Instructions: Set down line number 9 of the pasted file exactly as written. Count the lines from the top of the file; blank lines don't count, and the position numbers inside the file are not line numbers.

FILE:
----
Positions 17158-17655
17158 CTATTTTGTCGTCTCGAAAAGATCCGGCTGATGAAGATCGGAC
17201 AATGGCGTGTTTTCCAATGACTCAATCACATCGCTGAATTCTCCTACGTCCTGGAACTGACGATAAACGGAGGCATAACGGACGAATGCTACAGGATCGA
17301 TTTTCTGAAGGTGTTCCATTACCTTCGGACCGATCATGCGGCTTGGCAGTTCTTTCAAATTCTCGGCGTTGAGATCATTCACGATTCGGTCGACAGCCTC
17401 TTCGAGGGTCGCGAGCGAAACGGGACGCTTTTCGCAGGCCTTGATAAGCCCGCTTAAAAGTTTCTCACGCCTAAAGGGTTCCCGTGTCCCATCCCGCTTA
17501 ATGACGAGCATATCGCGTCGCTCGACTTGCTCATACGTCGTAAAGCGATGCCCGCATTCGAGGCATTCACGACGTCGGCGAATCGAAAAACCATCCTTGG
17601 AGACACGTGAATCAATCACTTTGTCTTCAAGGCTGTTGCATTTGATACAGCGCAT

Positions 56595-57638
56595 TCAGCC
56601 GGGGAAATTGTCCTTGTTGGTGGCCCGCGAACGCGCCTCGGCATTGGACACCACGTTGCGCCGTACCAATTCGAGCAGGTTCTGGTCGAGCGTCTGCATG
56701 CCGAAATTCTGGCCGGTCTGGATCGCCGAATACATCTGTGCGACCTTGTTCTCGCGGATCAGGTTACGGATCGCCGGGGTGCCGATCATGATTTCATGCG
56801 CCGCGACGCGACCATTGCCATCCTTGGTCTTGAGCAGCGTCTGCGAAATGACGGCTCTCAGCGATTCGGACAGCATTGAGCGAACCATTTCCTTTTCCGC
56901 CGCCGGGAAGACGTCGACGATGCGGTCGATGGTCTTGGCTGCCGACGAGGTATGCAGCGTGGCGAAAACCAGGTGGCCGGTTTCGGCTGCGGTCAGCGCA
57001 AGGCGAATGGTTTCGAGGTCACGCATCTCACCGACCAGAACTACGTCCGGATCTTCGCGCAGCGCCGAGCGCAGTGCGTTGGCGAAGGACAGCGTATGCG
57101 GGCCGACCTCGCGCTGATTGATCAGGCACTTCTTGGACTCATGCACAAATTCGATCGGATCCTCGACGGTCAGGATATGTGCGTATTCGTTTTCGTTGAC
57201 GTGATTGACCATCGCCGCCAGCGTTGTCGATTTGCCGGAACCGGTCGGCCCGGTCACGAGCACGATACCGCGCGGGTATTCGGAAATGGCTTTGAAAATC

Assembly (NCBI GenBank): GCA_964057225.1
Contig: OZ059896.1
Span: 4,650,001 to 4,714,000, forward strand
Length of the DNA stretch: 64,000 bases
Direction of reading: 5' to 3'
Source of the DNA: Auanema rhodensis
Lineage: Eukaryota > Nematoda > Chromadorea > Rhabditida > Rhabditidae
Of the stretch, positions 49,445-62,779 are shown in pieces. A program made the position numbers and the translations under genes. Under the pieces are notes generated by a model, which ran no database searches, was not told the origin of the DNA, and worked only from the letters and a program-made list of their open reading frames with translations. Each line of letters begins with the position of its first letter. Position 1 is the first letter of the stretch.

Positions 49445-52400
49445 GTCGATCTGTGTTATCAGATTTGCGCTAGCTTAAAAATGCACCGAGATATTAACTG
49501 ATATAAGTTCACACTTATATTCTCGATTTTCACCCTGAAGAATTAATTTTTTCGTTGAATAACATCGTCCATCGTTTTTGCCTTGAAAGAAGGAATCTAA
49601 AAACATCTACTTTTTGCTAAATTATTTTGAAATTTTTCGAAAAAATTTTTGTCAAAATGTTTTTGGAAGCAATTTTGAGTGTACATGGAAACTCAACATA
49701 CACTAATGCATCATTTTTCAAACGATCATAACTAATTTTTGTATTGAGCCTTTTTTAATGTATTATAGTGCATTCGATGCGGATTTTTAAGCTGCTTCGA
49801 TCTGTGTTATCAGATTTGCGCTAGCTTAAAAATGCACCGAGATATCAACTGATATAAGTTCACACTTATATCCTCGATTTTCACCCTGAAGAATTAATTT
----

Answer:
56595 TCAGCC